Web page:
Bookmarks–January 30, 2024

In my first Bookmarks post of the year–late because of a nagging arm injury–a wide-ranging roundup of food-related news, including the controversy surrounding salted tea, warnings about sugar in gummy supplements and caffeine in “charged” drinks, and the very interesting history of Surinamese rice. Plus, tips on how to store chocolate.

We tested and the Brits are wrong: you should be adding salt to your tea

A brewing controversy has emerged over the idea of adding salt to black tea. Science says it helps mellow the flavour while British tradition says otherwise. 

“Regardless of the consensus here, I think we can all agree the King’s subjects need to chill. Not every conversation about tea needs to involve them! (After all, when was the last time anyone asked the Italians how best to pull a shot of espresso?) Let this be a reminder that there are plenty of other countries that drink the beverage religiously. And with that, I bid you a hearty ta-ta and cheerio, as the British may very well be readying to come for us now.” (Serious Eats)

Gummy vitamins are just candy

I’m from the Flintstones vitamin generation, so I am well acquainted with the notion of candy-as-vitamin. But it seems like the idea has proliferated beyond the children’s market to adults, with dubious results. Overdosing and high sugar content make gummy vitamins highly suspect. 

“The more significant problem, Cooperman told me, is that gummies are simply a less reliable delivery mechanism than the alternatives. Vitamins and many other compounds degrade far faster in gummies’ half-liquid, half-solid state than in traditional pill or capsule form, he said, because gummies offer less protection from heat, light, moisture, and other contaminants…To compensate, supplement makers will in many cases load their products with far more of a substance than advertised on the packaging. Some overage is to be expected with all supplements, but the margins for many gummy supplements are gargantuan. ‘Gummy vitamins were the most likely form to contain much more of an ingredient than listed,’ ConsumerLab wrote in its 2023 review of multivitamins and multiminerals. Of the four gummy supplements reviewed, three contained nearly twice as much of the relevant substance as they were supposed to, and the fourth contained only around three-quarters as much.” (The Atlantic)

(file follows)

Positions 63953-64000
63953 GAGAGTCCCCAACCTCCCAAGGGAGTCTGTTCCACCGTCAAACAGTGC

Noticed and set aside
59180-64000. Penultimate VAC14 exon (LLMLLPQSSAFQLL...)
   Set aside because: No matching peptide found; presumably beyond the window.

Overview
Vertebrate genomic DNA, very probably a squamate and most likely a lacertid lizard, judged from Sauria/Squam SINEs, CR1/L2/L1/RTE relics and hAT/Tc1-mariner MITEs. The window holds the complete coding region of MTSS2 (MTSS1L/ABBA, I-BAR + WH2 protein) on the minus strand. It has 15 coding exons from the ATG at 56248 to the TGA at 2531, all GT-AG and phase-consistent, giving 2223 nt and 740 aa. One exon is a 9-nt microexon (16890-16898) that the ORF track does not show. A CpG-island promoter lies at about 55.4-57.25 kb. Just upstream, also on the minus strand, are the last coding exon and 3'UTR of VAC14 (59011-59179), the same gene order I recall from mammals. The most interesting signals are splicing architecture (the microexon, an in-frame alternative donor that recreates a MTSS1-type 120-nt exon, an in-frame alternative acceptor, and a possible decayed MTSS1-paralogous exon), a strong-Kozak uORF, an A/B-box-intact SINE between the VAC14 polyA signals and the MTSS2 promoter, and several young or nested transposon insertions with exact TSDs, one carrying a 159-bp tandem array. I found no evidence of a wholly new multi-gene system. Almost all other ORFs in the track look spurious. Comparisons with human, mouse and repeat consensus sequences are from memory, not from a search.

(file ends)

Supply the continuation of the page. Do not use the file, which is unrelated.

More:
Caffeine’s dirty little secret

How can you gauge the potential impact of a caffeinated drink? Even if a vendor lists the caffeine content–and many do not–it’s impossible to know how a specific volume of caffeine will affect you. Genetics come into play as do “historical patterns of use.” There is no hard and fast rule so, when faced with myriad energy drinks and the multitude of coffee formats available today, it is easy to overdo it. 

“The reason we aren’t good at thinking about caffeine is that historically, we’ve never really had to think that hard about it. Sure, one too many espressos might have occasionally put someone over the edge, but caffeine was consumed and sold in amounts that didn’t require as much thought or caution. ‘A generation ago, you didn’t have all these energy drinks, so people didn’t grow up learning about safe caffeine consumption the way they may have done for alcohol…’” (The Atlantic)

How rice hidden by a woman fleeing slavery in the 1700s could help her descendants

I’ve posted stories like this before, of ancient grains salvaged by forward-thinking individuals and found to have the resilience needed for today’s climate extremes. Surinamese rice is one of them and has quite an interesting history, as outlined in this article. 

“‘Maroon rice faces a significant threat,’ says Beri Bonglim, a scientist at the Crop Trust. ‘We saw this as an opportunity to repatriate this valuable material back to the Maroon communities and actively engage community members to regenerate them, fostering awareness about the significance of these genetic resources and the need for their conservation…So we did not only want to safeguard Maroon rice but also empower local communities to play a pivotal role in conserving it.’” (The Guardian)

Everything you need to know about storing chocolate for baking and beyond

Should chocolate be stored in the fridge? What is that white stuff that sometimes appears on its surface? All your chocolate storage questions are answered here. 

“Unless you’re a chocolatier or baker working with chocolate on a large scale, it’s unlikely that you have an entire dedicated room for it. But even if you only keep a few bags or bars of chocolate in your pantry, you probably want to keep them tasting their best. And here’s some good news: If you take care to store it under the right conditions, chocolate can last for years.” (Epicurious)

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